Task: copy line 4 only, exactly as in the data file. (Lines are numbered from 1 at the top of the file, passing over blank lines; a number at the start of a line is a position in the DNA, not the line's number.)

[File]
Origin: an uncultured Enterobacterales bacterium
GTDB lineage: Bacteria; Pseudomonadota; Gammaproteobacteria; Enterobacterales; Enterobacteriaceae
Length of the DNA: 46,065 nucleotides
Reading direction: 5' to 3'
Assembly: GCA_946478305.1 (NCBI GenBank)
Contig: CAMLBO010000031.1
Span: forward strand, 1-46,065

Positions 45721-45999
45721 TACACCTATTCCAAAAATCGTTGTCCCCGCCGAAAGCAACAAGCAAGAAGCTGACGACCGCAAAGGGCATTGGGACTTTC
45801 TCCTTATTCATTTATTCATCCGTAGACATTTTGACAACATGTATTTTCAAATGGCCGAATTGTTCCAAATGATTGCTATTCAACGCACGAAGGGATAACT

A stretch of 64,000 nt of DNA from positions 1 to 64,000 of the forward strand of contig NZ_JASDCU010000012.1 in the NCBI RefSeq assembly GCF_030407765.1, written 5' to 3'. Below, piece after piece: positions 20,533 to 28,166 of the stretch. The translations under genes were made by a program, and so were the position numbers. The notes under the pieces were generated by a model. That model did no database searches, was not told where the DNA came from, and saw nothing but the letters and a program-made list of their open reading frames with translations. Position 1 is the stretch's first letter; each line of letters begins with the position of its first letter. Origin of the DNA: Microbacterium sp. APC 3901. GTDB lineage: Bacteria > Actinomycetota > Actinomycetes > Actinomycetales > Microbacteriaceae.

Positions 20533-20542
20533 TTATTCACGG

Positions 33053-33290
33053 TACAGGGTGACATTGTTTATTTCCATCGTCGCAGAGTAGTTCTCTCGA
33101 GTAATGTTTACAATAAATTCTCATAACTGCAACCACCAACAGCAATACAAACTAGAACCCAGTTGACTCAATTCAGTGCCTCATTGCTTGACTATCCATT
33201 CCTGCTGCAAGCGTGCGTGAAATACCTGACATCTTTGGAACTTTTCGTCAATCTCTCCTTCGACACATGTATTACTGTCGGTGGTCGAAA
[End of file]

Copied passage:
Reading direction: 5' to 3'